Repurposing to Save Trash
When Heather said she was doing a series of posts leading up to Earth Day, I got excited and was more than willing to contribute. While families of the homesteading variety tend to be pretty good stewards of the Earth 365 days a year, it is still nice to have one day each year where we stop and think, in specific terms, about what we can do to protect our one and only planet.
One thing we all know is that humans produce A LOT of trash. Luckily, recycling is becoming more common across the globe. On the other hand, there are still a lot of inefficiencies in modern recycling and at the very least, it requires that a truck drive around, pick it all up, and transport it somewhere else. On this Earth Day, I propose that we all try to have less “stuff” leave our home, either in the form of trash OR recycling. One way we can do that is through reusing things that might have otherwise been trashed or sent to a recycling center.
In our house, we are accomplishing this goal by reusing old food containers to start seeds this spring. (I noticed that Heather did a post recently about her family’s reuse of k-cups.) Once I started saving all of the small plastic containers that we go through in a week, I began to wonder why I had ever purchased four-inch pots in the past. Having a one-year-old who is going through a lot of baby food is certainly helpful, but if you eat yogurt, salsa, applesauce, etc., I think you’ll find that your family produces a lot of plastic container waste as well.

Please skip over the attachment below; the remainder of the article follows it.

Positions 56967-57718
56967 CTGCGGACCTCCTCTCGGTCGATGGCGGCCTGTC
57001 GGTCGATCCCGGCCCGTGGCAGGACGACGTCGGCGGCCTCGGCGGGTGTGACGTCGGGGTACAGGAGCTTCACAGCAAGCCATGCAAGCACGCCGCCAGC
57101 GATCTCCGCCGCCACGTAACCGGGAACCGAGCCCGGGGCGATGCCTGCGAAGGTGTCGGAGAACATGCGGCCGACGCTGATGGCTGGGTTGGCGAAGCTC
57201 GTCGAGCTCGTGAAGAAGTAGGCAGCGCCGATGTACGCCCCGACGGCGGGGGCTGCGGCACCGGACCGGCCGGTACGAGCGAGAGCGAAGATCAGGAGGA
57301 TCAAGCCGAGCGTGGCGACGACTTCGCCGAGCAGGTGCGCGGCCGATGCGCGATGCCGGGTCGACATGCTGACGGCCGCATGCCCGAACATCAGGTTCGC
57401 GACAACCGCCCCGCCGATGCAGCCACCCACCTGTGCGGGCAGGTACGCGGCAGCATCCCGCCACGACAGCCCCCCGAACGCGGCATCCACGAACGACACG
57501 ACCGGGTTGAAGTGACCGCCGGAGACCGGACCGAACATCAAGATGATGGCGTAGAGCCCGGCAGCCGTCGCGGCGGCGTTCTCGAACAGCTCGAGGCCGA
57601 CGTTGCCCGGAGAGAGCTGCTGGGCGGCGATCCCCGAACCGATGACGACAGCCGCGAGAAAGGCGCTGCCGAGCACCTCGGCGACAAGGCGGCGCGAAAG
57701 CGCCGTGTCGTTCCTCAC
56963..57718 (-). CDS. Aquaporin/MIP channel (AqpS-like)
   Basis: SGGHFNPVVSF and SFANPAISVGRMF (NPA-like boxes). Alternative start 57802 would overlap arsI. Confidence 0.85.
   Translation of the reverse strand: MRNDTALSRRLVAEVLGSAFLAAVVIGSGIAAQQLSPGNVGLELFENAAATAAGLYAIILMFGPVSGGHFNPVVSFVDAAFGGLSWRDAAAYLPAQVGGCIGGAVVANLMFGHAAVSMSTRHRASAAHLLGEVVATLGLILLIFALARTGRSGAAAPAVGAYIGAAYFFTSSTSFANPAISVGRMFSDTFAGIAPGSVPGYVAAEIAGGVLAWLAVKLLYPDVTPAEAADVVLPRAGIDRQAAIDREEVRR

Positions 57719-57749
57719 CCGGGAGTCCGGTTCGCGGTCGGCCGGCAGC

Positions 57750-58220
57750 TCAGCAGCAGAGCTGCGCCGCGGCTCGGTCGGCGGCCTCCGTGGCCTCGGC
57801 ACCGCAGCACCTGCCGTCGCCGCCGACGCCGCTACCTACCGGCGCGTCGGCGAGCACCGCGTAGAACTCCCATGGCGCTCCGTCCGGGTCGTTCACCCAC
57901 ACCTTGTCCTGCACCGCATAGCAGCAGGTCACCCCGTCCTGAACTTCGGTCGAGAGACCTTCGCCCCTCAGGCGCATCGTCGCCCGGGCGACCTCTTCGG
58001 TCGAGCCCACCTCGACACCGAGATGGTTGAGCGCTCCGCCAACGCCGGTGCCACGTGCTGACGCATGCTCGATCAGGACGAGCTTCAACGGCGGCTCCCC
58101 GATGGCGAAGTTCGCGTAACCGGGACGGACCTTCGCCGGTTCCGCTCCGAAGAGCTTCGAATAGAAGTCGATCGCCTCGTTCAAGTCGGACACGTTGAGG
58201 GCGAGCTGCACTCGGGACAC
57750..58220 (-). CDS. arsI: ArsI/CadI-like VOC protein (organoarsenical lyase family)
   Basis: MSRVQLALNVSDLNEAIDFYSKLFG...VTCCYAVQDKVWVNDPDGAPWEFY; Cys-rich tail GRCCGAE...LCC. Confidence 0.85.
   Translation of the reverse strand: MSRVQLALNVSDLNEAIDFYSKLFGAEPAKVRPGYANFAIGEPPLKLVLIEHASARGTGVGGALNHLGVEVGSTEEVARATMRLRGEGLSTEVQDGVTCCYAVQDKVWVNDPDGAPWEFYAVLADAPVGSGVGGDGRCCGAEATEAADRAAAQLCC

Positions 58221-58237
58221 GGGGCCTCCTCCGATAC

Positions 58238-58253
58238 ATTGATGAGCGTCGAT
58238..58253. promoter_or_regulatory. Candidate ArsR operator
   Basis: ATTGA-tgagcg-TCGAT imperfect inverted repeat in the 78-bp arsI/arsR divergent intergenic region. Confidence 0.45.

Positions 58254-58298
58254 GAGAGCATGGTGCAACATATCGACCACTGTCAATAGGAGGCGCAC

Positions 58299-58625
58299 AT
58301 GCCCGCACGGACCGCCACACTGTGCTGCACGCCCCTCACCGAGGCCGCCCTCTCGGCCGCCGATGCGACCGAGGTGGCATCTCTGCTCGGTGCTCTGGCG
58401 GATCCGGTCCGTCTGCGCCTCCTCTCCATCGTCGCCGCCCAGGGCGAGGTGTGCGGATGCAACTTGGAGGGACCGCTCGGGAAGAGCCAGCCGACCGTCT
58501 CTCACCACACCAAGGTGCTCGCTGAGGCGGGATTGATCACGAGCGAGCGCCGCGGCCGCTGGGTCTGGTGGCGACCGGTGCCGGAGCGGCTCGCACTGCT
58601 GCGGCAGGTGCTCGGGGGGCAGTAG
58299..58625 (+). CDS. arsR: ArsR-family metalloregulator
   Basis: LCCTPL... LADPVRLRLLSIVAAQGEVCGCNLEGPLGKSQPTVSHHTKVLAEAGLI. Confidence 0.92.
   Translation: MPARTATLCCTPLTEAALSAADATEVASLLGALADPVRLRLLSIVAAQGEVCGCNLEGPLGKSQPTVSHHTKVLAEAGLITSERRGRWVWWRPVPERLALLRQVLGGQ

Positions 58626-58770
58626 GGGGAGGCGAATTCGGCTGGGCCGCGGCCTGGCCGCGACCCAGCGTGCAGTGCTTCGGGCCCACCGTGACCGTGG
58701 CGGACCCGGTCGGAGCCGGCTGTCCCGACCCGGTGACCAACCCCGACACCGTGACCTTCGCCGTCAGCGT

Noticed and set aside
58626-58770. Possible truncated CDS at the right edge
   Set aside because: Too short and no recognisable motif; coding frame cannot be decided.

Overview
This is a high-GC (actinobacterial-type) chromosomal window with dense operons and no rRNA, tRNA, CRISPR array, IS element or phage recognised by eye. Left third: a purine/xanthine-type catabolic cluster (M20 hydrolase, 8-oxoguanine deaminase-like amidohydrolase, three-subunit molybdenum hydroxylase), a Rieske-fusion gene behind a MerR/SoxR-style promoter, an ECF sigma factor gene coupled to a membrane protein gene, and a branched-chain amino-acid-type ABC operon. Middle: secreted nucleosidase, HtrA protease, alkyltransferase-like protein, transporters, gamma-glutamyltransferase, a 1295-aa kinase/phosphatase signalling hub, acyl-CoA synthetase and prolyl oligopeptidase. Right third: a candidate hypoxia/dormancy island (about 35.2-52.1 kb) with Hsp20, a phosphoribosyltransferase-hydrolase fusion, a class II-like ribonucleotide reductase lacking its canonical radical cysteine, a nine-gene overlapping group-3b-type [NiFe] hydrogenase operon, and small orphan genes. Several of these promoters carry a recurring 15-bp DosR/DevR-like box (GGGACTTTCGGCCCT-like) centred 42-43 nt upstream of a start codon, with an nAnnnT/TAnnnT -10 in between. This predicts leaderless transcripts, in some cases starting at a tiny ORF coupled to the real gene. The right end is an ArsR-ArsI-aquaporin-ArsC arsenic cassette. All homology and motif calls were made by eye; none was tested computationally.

Using these containers is easy. Simply wash them out and poke several holes in the bottom. (I used my husband’s awl and it made the job particularly easy.)
Fill them up with wet seed-starting mix and plant your seeds. I am particularly fond of using the clear containers because you can see the roots growing. This provides a great teaching experience for the kids.
There you have it! Happy Earth Day 2013! What are you doing this year to celebrate?
**Colleen is a special education teacher turned stay-at-home mom to three little ones – ages 3, 2, and 1. Her family of five lives on a .15 acre lot in the heart of Phoenix, Arizona. Through urban homesteading, Colleen hopes to lead her family down the path to a more sustainable, intentional, and fulfilled life. Follow their adventures on their blog Five Little Homesteaders.**